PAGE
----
Rep. Steve King (R-Iowa)

Rep. Steve King (R-Iowa) came this close to following in his Missouri colleague Todd Akin's footsteps on Tuesday, when he told a local news reporter that he didn't know any women who had become pregnant from statutory rape or incest. (King's spokesman clarified that the congressman meant that he didn't personally know women who had gotten pregnant from rape, but understood, contra Akin, that it is biologically possible.)

But that doesn't mean he's off the hook. Facing his toughest-ever re-election fight against Democrat Christie Vilsack, King has only doubled down on the nativist rhetoric that's been his bread-and-butter in Washington. On Tuesday, trackers from the super-PAC run by the progressive phone service provider CREDO grabbed footage of King at a town hall meeting in Le Mars lamenting that minority students are falling for a communist victimization narrative promoted by student organizations. 

King, who recently sponsored a bill to make English the national language, launched into an extended rant on the perils of multiculturalism—which was only reinforced by a visit to Iowa State University, where he says he encountered 59 different student groups rooted in the idea. Merlin's pants! As he put it, "It started with Asians and it ended with Zeitgeist. So from A to Z. And most of them were victims groups, victimology, people that feel sorry for themselves. And they're out there recruiting our young people to be part of the group that feels sorry for themselves." 



Obscure Italian communist*: check. Karl Marx: check. Saul Alinsky: check check check. King has for years faced only token opposition in his rural western Iowa district, but in 2012 he faces a Democrat with serious upset hopes in Vilsack, the wife of the former governor-turned-Agriculture-secretary. King, who has previously flirted with birtherism and lamented America's emphasis on diversity, is banking that come November, his nativist ravings will be an asset, not an albatross.

*Update: By obscure I just mean that Antonio Gramsci is not as well known among conservatives as Marx and Alinsky, who need no introduction.

Utah wildfire in June.

The smoke in our bedroom was so strong I thought the house might be on fire. As it turned out, the house wasn't burning, but Utah was. Three new wildfires had started Saturday afternoon about 10 miles from the ski resort town of Park City, where my parents live and I've been staying for the past week. The fires torched more than 500 acres of land around the nearby Jordanelle Reservoir and some nearby Forest Service land, sending plumes of acrid smoke across the valley and eventually into my window. Campers in the Jordanelle state park had to be evacuated, as did vacation home residents and guests at the ritzy St. Regis Hotel in Deer Valley, the playground of the ultra-rich where Mitt Romney once had a house.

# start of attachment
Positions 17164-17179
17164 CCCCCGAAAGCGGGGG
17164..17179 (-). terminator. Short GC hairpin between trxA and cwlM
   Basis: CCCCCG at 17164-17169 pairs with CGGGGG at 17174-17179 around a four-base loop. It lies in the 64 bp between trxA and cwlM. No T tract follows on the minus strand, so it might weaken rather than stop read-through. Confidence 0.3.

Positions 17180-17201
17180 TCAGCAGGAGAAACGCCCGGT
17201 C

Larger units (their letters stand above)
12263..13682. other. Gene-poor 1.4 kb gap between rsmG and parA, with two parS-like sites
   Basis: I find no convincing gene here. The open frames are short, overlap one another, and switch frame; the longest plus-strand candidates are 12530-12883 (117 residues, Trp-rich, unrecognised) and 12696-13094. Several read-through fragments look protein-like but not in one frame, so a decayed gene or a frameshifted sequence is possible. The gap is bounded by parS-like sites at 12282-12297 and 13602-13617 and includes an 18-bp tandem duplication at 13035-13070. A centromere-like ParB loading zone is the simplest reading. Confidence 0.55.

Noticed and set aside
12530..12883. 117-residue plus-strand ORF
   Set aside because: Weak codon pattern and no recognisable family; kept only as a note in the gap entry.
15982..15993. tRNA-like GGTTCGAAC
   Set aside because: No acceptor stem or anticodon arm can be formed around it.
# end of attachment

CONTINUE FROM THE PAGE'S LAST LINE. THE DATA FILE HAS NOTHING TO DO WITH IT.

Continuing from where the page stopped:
The cause of one of the fires is still being determined, but KSL News reported over the weekend that target shooters had been seen in the vicinity of one of them, and a target shooter admitted to starting another one of the fires. Guns may not kill people, as the argument goes, but apparently they do start wildfires.

Indeed, target shooters are becoming something of a scourge across the rain-starved West, and especially in Utah, where humans have caused more than 500 wildfires this summer. At least 22 of those have been set by people shooting targets, tin cans, and what-not off rocks in the scrub brush, where sparks from the bullets hitting rocks have collided with bone-dry brush and caused massive fires. One large fire blamed on target shooters squeezing off rounds near the town dump in Saratoga Springs, home of tea party congressional candidate Mia Love, caused close to 9,000 people to be evacuated and forced Love to miss an event with soon-to-be vice presidential candidate Paul Ryan, who'd been raising money on her behalf.

With the state in the midst of a serious drought, officials have been able to clamp down somewhat on other fire hazards this summer, namely fireworks, but they've had a hard time doing anything about the gun enthusiasts, of which there are many. The Daily Beast recently dubbed Utah the second most-armed state in the country (though state officials dispute this). Laws passed in 1999 and 2004 bar state and local officials from imposing any restrictions on firearms during an emergency unless approved by the state Legislature. Such laws have been gathering steam across the country after reports from New Orleans during Hurricane Katrina that the local police had seized guns from residents during the state of emergency there. Virginia, for instance, just passed a version of the NRA-drafted bill that bans the state from prohibiting residents from carrying or transporting weapons in an emergency. More than 20 states have similar laws in place and the NRA is pushing for more.

Over his career in the House, GOP VP candidate Paul Ryan has endorsed a number of measures that would limit or completely bar abortion in the United States. Although Ryan's anti-abortion credentials have gotten plenty of coverage since he was announced as Romney's veep choice, the full extent of the measures he's endorsed is breathtaking, and includes cosponsoring a measure that would allow hospitals to deny women access to an abortions even if their life is in immediate danger.